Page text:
The fifth LP by The Kooks is titled Let’s Go Sunshine. Yet this latest release by the British rockers sounds more like night music than daytime listening. The easygoing, yet moderately dark songs are best suited for hazy evenings during this liminal time of year, when the heat is still making the air shimmer, but the color of the sky quickly gets dimmer.
According to frontman Luke Pritchard’s interview with The Evening Standard, the band started working on this album in 2015, but decided to scrap the original work and start anew, aiming to break out of old molds. The result is… well, honestly not too different from previous releases. Sure, if you choose a song at random and compare it to any track on 2006’s buoyant Inside In/Inside Out, you’ll notice a disparity. But the record, which is based around sing-able choruses but makes you pause with a smile on your face every so often due to some instrumental flourish, seems to be more or less a natural progression from 2014’s Listen, which also had a few surprises up its sleeves. This similarity isn’t a bad thing, though; the music doesn’t need to be groundbreaking to be pleasant, and pleasant it is, in most places.
Let’s Go Sunshine eases listeners in with an intro. “We’re just having a good time, honey,” a chorus of voices sings a cappella, in a lighthearted fashion that makes you believe the people truly are having a good time. When the first full-length track, “Kids,” hits you with its punky percussion, that notion is challenged. “The kids are not alright,” Pritchard sings, subverting the famous line by The Who as The Offspring and Fall Out Boy have before him. The lyrics touch on themes of political angst with lines like “Good England thrown to the wolves,” but the band keeps things from getting too heavy to handle with “ba ba”s and “whoa whoa”s.
Instead of the bouncy guitars seen in previous tracks like 2000s indie darling “Naïve,” it’s the bass that takes the stage throughout the rest of the album. Often, this works to create a glossy disco coolness, like in “All the Time,” a tribute to the longing that comes with love. That bassline is the basis for a graceful production including gentle guitar strumming, spiraling strings, and passionate piano plunking. At first listen, it seems simple, but after you’ve played it back multiple times, the delicate background interactions between instruments become evident, like stars you can only see after a few seconds of staring. Surely this would be a pleasure to hear live with a full band, in a club with a sound system that can do the arrangement distance. “Believe” and “Fractured and Dazed” unfold in a similarly dreamy way, both musically and lyrically.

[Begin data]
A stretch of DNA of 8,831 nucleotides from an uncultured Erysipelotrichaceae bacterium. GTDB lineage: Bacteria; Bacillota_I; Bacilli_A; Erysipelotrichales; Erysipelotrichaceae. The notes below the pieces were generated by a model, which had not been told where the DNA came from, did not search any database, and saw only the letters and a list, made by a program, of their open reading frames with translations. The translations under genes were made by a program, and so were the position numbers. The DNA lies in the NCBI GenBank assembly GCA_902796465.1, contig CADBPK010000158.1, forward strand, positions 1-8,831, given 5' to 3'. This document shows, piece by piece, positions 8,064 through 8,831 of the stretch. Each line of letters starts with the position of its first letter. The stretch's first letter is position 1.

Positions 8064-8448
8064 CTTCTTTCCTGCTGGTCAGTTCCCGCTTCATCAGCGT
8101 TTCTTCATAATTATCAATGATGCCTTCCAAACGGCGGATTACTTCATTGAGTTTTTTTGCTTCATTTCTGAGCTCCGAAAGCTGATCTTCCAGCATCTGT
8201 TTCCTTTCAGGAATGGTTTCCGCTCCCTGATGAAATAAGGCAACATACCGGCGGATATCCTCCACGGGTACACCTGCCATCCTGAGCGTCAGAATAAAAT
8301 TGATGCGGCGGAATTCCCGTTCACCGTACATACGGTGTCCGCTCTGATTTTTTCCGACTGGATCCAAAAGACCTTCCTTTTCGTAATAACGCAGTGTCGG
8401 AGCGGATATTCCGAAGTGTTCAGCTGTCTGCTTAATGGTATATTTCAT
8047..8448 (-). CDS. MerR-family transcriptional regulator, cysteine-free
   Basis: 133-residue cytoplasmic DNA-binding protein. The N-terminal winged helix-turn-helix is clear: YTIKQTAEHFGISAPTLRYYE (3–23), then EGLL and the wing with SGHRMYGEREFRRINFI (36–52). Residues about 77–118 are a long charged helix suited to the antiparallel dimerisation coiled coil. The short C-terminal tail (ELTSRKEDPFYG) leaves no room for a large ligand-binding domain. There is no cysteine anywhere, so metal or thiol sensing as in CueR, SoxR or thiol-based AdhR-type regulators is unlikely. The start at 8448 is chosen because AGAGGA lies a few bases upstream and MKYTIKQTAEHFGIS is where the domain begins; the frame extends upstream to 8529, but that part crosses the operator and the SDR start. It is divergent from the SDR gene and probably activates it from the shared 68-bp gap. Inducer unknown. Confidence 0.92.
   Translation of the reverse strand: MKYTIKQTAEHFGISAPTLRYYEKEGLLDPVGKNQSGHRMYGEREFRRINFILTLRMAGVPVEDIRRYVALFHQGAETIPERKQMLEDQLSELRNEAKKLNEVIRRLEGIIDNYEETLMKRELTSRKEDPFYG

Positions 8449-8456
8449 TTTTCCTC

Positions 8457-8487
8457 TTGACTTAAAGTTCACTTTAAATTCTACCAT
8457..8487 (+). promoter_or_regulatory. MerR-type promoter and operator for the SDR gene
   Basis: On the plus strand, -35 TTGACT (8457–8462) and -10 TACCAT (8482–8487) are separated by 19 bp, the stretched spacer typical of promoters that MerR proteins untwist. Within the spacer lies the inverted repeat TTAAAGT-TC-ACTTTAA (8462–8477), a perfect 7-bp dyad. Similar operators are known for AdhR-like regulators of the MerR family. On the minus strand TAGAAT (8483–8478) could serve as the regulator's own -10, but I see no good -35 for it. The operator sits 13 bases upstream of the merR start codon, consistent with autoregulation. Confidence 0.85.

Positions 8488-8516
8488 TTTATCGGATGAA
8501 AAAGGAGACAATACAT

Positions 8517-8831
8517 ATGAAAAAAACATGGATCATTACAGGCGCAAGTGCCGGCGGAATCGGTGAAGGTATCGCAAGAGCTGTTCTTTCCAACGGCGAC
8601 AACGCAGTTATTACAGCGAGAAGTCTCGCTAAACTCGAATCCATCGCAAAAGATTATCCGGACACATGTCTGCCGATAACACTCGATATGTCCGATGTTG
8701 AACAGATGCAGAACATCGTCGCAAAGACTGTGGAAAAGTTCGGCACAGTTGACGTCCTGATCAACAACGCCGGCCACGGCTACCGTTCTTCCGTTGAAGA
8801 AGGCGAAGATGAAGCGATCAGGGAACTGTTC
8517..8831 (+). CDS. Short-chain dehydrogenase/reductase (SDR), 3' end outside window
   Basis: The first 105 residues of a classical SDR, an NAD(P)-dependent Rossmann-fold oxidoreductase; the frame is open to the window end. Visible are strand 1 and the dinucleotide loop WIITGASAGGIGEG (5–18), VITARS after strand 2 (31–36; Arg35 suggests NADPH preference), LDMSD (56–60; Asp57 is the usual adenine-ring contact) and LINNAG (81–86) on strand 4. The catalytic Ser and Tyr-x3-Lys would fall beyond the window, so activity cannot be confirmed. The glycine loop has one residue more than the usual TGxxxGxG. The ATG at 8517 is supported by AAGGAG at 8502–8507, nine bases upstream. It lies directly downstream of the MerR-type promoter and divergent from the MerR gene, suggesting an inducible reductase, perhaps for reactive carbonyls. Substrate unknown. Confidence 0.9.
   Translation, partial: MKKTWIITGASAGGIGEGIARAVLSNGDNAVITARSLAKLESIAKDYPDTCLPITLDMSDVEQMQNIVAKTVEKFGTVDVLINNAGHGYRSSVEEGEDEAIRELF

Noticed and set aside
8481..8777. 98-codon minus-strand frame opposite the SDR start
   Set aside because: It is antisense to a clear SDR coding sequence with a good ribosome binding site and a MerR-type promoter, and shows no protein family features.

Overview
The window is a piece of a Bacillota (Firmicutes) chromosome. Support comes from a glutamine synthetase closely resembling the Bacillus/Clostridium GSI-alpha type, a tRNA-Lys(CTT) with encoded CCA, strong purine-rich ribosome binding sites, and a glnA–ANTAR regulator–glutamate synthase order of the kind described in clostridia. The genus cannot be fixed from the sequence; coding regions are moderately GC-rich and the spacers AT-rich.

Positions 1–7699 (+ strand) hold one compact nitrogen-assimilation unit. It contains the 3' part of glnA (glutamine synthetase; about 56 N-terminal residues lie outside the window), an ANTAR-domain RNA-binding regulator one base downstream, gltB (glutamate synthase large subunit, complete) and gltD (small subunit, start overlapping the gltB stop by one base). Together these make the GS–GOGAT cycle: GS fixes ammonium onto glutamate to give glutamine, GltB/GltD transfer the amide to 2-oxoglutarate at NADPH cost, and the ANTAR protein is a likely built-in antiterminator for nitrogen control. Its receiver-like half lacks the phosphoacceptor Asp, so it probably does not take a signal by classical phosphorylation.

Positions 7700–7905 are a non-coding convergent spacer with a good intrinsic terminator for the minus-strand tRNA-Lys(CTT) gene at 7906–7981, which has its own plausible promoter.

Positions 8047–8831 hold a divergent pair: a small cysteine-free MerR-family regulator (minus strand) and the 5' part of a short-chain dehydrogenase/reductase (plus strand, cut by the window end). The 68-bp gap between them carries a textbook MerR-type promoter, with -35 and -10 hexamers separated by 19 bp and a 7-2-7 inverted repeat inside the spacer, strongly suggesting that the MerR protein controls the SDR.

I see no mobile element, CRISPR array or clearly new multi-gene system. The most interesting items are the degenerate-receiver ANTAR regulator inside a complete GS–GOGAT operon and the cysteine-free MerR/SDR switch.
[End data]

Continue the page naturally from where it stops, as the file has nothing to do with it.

Speaking of lyrics, there are some interesting choices to talk about here. Specifically, let’s chat about “Chicken Bone.” The handclap beat and backup vocals create a laid-back vibe, and there’s a certain groove to the track that evokes other recent indie hits like The Revivalists’ “Wish I Knew You.” Yet the crux of the refrain, “She calls me ‘Chicken Bone’” (with the passionately sung phrase “my midnight tone” following it immediately), just isn’t glamorous enough to match the song’s atmosphere, or funny enough to be laudably ironic. (Yet somehow, I guarantee you that when you’re done listening to the album, “She calls me ‘Chicken Bone’” will be the lyric stuck in your head, for better or for worse.) “Four Leaf Clover” is another intriguing case. The song was written as a jab to journalists, and contains a few phrases that are pretty darn reactionary (e.g. “You got a real sick mind/You write a column for The Times”). Still, though, there ends up being a certain sentimental melancholy in some of the lyrics, especially in the central image—“All you’ve got is your four leaf clover/You keep inside your coat.” Other notable phrases include “I miss playing computer games” in “Tesco Disco”—so earnest you can’t hate it, because computer game nostalgia is indeed bittersweet, if you’re from the right generation—and “Gangsters hold up the store/with a love song,” from a Bonnie and Clyde allusion in “Initials for Gainsbourg.”
The album ends with “No Pressure,” whose chorus is the full version of the song heard in the intro. Such is the nature of Let’s Go Sunshine—cyclical, but in a nice way. Around twilight on your next weeknight, try putting on one of these songs, and perhaps you’ll feel some pressure fading away.